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Museums and the Educational Turn

History, Memory, Inclusivity

Jens Andermann and Silke Arnold-de Simine

Responding to feminist, postcolonial, and memorialistic critiques, museums have over the past decades radically revised their protocols of collection and display, aiming to register in their own curatorial and pedagogical practice the open and contested nature of the historical and ethnographic narratives on which their object lessons had traditionally conferred the status of hard evidence. In this new emphasis on the “museum encounter” as a performative and intersubjective “event”—sometimes referred to as the “educational turn” in museum curatorship—a new type of “inclusive museum” has emerged in diverse geographical and political settings. The inclusive museum seeks to recover the museum’s social role as a purveyor of shared, collective meanings precisely in departing from its high-modern predecessor and in forging “open representations” that acknowledge the diversity of the interpretative community thus interpolated. Inclusive museums, in short, aim to offer a new, contemporary stage for negotiating and performing cultural citizenship.

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Christianity and the City

Simmel, Space, and Urban Subjectivities

Anna Strhan

This article examines the growing scholarly interest in urban religion, situating the topic in relation to the contemporary analytical significance of cities as sites where processes of social change, such as globalization, transnationalism, and the influence of new media technologies, materialize in interrelated ways. I argue that Georg Simmel's writing on cities offers resources to draw out further the significance of “the urban” in this emerging field. I bring together Simmel's urban analysis with his approach to religion, focusing on Christianities and individuals' relations with sacred figures, and suggest this perspective opens up how forms of religious practice respond to experiences of cultural fragmentation in complex urban environments. Drawing on his analysis of individuals' engagement with the coherence of God, I explore conservative evangelicals' systems of religious intersubjectivity to show how attention to the social effects of relations with sacred figures can deepen understanding of the formation of urban religious subjectivities.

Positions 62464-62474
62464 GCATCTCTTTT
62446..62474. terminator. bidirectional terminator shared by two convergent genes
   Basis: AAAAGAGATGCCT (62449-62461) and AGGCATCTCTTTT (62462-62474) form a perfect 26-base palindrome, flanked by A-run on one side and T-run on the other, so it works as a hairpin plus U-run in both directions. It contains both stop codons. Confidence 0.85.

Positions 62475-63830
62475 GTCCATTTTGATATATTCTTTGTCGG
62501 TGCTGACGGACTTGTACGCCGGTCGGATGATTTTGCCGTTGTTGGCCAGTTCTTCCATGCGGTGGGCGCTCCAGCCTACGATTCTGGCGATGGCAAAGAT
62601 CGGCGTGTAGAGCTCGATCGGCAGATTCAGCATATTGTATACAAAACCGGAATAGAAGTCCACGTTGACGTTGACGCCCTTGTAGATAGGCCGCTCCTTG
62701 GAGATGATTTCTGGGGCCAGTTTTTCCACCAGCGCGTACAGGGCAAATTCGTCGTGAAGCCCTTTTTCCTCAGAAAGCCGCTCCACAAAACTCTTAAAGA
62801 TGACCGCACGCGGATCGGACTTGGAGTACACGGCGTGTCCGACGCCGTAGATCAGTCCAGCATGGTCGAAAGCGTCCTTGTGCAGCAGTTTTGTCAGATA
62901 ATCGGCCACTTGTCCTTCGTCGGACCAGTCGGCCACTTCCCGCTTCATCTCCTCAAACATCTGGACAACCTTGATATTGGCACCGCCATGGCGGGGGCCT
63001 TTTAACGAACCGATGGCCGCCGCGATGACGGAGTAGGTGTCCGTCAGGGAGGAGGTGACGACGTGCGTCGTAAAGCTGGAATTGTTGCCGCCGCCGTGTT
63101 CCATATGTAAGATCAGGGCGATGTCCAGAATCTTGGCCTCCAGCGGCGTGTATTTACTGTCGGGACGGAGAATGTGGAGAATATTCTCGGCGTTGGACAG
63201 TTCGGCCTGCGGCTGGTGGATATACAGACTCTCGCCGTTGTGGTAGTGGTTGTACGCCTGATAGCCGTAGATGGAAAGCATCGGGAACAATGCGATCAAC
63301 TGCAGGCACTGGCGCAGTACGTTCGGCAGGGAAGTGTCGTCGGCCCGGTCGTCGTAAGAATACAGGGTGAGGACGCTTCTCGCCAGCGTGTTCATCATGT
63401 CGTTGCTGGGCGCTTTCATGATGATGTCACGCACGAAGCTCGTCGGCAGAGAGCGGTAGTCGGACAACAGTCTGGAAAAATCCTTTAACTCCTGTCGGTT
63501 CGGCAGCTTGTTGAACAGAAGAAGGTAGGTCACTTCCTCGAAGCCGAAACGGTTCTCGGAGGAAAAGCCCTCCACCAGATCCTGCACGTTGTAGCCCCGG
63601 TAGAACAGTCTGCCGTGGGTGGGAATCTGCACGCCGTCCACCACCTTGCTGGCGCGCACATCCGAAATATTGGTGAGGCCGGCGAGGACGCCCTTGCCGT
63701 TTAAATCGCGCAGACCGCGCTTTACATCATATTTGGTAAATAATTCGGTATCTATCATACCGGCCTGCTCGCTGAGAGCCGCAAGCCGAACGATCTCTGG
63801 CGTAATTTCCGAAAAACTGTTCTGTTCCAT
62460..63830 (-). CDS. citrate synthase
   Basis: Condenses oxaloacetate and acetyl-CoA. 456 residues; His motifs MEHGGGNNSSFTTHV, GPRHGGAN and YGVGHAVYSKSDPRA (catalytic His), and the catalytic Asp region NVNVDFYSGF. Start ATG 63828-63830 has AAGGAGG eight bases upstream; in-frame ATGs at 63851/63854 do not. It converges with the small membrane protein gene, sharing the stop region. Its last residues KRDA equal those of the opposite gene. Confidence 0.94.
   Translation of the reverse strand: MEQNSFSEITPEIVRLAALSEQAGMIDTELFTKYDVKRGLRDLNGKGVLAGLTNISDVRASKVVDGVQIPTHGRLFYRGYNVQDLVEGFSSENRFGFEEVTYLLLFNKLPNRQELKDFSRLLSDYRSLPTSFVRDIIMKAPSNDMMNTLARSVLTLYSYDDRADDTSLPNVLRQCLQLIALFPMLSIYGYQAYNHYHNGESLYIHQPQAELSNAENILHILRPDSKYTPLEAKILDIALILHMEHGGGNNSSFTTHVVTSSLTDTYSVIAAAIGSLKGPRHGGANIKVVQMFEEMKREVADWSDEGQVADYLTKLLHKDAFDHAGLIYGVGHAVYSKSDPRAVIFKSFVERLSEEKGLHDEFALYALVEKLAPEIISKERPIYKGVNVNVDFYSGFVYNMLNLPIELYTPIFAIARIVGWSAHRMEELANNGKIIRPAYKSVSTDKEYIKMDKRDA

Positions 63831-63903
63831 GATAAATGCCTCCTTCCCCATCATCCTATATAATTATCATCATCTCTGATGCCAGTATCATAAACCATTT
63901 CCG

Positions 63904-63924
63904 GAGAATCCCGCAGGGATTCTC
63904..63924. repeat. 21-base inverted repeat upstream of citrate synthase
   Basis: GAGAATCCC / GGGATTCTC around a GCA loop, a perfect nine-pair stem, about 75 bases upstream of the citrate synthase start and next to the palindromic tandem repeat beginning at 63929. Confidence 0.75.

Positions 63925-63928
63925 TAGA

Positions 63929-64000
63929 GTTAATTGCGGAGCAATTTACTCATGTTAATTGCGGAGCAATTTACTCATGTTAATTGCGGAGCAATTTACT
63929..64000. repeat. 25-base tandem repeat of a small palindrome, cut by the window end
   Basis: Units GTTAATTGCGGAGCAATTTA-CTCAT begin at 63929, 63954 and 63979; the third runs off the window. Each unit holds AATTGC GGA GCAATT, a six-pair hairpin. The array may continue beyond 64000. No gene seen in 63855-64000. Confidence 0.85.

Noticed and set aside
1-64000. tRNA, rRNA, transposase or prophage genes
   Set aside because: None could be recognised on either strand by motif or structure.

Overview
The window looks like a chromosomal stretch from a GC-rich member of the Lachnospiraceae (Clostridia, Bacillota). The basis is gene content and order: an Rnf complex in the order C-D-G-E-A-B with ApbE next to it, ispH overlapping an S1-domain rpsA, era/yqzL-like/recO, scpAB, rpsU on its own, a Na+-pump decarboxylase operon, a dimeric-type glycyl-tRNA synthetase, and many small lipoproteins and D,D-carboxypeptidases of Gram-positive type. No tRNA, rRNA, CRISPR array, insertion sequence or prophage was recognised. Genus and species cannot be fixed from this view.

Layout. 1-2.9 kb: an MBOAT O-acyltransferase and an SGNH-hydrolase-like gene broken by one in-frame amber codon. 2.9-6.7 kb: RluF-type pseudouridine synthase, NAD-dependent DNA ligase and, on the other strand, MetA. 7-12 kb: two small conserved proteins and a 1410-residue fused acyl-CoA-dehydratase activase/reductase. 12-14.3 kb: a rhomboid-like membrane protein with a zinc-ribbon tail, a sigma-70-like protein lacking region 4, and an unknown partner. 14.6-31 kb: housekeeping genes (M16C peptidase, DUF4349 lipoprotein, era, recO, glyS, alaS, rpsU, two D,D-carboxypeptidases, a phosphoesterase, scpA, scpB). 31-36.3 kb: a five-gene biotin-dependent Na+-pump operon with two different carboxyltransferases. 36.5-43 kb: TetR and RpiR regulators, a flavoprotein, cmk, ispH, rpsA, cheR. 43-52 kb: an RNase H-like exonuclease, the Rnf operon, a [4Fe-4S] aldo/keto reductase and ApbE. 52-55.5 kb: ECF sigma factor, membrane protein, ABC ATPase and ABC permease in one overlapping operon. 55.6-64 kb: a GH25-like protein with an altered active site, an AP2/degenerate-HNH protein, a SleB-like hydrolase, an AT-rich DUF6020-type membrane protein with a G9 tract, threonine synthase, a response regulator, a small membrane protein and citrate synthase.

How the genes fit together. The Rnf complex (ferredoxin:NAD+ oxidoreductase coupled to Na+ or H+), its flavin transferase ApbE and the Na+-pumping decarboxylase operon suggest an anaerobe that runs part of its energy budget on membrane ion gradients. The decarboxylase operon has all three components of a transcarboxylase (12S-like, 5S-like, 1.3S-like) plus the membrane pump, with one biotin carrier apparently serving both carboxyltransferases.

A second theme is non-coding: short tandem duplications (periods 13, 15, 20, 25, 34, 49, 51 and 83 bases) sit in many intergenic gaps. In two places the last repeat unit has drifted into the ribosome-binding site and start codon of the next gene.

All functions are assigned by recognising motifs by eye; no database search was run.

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Introduction

Explorations in Psychoanalytic Ethnography

Jadran Mimica